Last September when I visited Singapore—that sleek, sexy, steam room of a city—the first thing I did was hit its famed food stalls. (Well, okay, the first thing I did was sleep for 16 hours and sweat through what felt like my entire two-week wardrobe.) We were fortunate enough to have food and travel docent Vivian Pei and Willin Low, chef and owner of Wild Rocket, as our guides. By “we” I mean my college girlfriend, The Original Grace. As in, “Will & Grace.” The One had to stay home and make us some money.
We commenced our opus of eating at the Maxwell Food Centre (shown above) in the city’s Cantonese neighborhood. In Viv’s inimitable, tireless, Type A fashion, she motioned us over to a plastic table in the open-air market, pulled a packet of tissues from her purse, and placed some on three seats to stave off any impertinents, an act Singaporeans call “to chope a chair.” The Original Grace and I followed as Viv did her rounds, stopping at nearly every stall the way a devout Catholic kneels and worships at every sign of the cross, until she found a dish suitable to undo our hawker virginity. She triumphantly carried over the booty from Marina South Delicious Food, stall 35, and pushed the green plastic plate across the table at us. On a banana leaf was what looked like a heap of scrambled eggs with chunks of potatoes, fried shallots, and a sprinkling of scallions.
“Carrot cake,” Vivian said smiling, waiting for my double take. I glanced at The Original Grace. She nodded. Clearly she’d done her homework on the plane while I snored. Damn her. Always prepared, just like in college
“Okay, Viv, what gives?” I asked, which was exactly what she wanted. She explained that Singaporean carrot cake, known in those parts as chai tau kuay, got its name because it contains long, slender, white daikon radishes, which are known as carrots in Chinese. The raw radishes are grated, steamed, and mixed with rice flour to make a batter that’s then poured into a pan and steamed into a firm cake. The cake is sliced into pieces–those potato-like chunks–and stir-fried in lard with eggs, preserved radishes, fish sauce, and white pepper. A drizzle of sweet dark soy sauce is sometimes also added, and a fiery sambal chili sauce sat in a puddle at its side. I could taste fruit and smoke and sweet and sour in that chili sauce. At home, hot was, well, just hot. But here, well, it was the first time I understood the pleasure of heat.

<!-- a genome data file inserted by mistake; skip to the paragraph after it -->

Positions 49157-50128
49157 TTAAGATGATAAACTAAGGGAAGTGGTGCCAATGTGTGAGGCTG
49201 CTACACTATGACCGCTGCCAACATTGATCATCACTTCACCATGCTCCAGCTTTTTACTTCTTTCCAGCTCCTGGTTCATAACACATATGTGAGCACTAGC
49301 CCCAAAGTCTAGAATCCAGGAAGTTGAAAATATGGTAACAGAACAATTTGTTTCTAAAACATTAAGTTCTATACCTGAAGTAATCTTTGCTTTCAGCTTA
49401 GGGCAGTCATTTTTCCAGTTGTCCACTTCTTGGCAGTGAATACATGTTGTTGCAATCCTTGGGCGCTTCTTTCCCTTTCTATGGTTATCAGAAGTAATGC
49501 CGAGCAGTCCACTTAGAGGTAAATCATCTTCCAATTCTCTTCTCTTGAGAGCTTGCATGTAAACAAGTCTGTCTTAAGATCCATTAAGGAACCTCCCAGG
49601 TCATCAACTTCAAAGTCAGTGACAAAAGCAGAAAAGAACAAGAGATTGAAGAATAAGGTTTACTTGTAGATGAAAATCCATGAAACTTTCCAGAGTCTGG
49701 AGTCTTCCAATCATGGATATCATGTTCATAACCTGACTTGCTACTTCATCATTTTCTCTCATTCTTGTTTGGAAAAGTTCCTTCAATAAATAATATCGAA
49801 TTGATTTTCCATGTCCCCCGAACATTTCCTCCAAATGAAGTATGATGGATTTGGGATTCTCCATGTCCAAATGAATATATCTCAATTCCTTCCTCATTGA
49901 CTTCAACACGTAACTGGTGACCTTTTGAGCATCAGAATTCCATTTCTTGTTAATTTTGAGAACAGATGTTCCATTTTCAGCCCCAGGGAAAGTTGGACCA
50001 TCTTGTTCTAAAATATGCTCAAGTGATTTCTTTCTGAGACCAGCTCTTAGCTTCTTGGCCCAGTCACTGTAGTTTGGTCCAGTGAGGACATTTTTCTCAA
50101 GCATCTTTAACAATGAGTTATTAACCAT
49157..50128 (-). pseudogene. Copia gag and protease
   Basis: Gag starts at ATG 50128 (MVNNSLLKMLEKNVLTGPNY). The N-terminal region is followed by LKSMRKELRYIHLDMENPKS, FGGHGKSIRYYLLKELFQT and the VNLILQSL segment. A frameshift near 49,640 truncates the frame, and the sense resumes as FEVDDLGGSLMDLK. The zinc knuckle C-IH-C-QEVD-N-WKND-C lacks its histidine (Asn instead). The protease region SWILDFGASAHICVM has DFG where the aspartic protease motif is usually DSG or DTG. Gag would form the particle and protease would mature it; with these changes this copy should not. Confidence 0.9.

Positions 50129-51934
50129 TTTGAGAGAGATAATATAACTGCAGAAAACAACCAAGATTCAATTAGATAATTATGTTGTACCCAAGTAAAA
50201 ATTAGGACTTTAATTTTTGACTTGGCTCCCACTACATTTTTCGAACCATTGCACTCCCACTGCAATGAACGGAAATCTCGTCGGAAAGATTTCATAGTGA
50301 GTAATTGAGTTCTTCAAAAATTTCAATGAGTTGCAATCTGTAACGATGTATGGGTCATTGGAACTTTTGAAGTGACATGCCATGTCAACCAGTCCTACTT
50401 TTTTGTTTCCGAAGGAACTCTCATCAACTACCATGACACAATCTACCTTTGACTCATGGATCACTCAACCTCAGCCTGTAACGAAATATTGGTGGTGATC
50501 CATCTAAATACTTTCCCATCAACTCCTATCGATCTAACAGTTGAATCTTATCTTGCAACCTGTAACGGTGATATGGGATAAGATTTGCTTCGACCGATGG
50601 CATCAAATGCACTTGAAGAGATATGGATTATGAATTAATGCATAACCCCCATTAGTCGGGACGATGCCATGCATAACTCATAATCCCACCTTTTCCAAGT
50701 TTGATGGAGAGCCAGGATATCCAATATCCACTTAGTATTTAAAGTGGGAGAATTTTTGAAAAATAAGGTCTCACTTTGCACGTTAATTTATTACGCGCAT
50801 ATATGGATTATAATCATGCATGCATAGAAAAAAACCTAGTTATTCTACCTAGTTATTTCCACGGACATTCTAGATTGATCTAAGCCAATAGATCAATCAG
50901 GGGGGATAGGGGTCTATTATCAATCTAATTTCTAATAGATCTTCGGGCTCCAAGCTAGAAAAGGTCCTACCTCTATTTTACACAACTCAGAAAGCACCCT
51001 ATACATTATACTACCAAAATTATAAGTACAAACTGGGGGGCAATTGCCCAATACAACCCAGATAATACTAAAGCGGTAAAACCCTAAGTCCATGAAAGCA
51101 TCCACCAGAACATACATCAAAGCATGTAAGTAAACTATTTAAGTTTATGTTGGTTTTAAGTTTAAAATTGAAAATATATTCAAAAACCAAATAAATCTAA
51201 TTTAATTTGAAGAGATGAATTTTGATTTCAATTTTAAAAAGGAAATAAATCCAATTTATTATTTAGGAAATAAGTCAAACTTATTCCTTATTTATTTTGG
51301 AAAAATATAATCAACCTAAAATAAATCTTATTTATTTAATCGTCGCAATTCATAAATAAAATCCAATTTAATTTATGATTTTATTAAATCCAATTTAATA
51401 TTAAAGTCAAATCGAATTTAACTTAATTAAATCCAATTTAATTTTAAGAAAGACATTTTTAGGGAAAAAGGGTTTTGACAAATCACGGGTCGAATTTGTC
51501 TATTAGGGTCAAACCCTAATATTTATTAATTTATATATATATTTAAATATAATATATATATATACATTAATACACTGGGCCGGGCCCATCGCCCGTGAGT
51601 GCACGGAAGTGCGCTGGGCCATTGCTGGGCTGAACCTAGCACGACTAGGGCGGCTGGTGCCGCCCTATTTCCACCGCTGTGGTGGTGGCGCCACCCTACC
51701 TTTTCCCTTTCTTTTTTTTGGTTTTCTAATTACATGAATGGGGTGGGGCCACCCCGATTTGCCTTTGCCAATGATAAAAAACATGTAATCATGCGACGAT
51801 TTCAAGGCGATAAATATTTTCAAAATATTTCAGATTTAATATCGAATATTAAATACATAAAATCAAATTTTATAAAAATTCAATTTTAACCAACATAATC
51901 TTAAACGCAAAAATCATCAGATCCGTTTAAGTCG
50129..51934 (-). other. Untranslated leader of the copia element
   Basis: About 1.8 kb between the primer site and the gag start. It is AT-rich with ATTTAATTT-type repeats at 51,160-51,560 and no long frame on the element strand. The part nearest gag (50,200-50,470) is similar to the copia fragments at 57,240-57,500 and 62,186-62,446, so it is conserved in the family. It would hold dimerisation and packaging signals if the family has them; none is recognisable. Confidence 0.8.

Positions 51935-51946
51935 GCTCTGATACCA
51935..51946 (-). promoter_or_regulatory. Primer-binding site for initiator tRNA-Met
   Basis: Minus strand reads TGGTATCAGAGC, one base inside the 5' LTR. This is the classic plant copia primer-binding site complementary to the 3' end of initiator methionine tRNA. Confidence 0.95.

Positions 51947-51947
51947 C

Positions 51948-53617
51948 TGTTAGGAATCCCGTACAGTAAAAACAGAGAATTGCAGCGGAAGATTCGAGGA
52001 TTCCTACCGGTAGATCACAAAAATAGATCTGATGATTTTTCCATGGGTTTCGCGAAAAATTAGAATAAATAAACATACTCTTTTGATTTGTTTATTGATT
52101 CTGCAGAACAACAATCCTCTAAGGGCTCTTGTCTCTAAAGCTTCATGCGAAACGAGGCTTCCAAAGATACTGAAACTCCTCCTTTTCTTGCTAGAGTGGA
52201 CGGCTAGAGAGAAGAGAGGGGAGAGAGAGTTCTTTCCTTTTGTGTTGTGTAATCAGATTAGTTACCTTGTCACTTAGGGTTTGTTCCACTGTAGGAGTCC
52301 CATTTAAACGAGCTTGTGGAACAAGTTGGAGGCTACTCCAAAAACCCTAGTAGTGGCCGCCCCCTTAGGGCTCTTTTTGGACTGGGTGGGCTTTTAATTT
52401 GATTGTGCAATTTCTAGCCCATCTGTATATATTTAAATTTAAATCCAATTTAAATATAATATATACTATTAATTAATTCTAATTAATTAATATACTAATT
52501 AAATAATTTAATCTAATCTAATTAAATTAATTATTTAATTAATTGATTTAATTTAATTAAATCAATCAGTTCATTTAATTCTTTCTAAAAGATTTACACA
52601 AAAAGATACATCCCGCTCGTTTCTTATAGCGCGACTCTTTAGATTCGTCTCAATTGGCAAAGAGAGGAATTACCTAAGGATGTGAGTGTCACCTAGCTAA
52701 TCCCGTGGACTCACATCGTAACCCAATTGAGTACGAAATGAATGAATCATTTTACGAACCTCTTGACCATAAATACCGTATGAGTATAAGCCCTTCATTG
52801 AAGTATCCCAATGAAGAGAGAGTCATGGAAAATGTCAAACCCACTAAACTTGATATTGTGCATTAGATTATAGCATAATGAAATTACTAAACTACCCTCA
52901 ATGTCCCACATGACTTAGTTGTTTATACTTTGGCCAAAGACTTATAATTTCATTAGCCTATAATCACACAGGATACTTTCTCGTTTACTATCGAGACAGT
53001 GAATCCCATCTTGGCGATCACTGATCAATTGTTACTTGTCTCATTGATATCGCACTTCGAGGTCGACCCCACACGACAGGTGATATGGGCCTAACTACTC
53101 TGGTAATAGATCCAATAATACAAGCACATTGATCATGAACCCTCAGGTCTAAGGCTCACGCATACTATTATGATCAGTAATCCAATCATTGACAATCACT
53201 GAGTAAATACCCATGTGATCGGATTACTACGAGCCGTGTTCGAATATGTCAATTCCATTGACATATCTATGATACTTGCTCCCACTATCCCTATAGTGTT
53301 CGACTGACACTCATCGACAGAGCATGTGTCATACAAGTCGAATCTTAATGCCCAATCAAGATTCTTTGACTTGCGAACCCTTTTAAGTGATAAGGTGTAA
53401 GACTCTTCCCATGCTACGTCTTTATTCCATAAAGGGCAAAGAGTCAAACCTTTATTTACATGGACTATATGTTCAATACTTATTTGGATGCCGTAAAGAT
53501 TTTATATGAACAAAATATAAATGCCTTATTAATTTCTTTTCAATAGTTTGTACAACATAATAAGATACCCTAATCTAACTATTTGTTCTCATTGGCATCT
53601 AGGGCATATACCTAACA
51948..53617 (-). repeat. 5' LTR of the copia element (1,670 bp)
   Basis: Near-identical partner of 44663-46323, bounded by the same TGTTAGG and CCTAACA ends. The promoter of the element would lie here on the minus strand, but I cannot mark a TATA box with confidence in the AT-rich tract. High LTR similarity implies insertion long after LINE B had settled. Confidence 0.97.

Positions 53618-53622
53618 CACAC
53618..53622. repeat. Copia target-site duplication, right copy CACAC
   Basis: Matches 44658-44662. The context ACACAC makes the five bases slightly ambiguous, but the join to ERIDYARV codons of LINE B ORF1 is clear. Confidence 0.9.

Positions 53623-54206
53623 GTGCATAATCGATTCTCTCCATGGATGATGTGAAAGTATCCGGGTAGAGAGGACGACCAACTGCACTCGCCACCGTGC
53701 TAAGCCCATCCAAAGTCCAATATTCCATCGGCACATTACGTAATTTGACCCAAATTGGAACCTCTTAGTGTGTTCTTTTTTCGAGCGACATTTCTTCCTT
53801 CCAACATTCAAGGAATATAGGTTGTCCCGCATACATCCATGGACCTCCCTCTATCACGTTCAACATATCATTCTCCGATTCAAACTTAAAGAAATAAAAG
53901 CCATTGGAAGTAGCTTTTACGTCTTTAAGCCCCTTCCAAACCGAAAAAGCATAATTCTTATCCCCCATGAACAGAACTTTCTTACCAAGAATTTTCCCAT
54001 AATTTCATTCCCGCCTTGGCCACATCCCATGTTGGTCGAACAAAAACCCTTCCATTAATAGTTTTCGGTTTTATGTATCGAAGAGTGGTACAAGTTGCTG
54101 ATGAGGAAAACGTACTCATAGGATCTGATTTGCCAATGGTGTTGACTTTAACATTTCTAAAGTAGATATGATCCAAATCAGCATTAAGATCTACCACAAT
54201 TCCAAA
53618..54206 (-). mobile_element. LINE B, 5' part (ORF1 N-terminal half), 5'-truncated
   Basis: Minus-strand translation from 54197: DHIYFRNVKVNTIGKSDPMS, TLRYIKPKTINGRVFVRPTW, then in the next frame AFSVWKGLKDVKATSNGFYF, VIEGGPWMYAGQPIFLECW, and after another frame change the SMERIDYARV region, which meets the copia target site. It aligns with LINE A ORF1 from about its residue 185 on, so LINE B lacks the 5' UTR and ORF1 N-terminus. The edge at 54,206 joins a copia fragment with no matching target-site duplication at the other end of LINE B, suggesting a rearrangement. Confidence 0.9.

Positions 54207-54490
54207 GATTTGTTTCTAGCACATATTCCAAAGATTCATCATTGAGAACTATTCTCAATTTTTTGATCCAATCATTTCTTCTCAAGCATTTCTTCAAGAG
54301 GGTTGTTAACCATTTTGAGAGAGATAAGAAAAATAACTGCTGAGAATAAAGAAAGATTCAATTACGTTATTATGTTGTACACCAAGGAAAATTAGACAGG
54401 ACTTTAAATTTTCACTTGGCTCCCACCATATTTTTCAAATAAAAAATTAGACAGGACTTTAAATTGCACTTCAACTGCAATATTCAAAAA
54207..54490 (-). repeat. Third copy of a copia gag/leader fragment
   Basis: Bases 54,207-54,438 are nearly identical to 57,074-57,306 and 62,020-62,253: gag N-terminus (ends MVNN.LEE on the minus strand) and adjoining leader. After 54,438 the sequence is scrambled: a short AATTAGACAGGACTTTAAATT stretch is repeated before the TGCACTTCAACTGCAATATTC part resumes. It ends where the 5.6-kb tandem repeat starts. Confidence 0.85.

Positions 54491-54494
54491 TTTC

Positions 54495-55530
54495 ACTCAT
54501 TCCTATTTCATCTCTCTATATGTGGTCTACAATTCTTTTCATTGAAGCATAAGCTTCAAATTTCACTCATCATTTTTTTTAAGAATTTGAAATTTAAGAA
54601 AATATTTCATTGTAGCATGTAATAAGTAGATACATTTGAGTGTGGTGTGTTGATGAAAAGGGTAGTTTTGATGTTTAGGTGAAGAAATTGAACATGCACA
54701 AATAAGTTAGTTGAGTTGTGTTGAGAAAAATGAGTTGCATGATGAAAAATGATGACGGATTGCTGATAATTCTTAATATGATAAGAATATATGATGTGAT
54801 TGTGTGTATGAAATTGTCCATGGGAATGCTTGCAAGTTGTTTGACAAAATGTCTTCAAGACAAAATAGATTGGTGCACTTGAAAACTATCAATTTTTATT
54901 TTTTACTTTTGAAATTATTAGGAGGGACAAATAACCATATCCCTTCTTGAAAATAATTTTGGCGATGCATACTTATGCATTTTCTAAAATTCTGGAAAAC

The Original Grace and I did everything short of lick the table. I wanted to hold up my plate, just like Oliver in the Dickens classic, and say in me best Cockney, “Please, Viv, I want some more.” But she cut short any demands for seconds. She had an agenda. We hit 22 stalls, restaurants, bars, and food stores in 12 hours. Yet my longing for that carrot cake stayed with me. After all, you never forget your first, do you?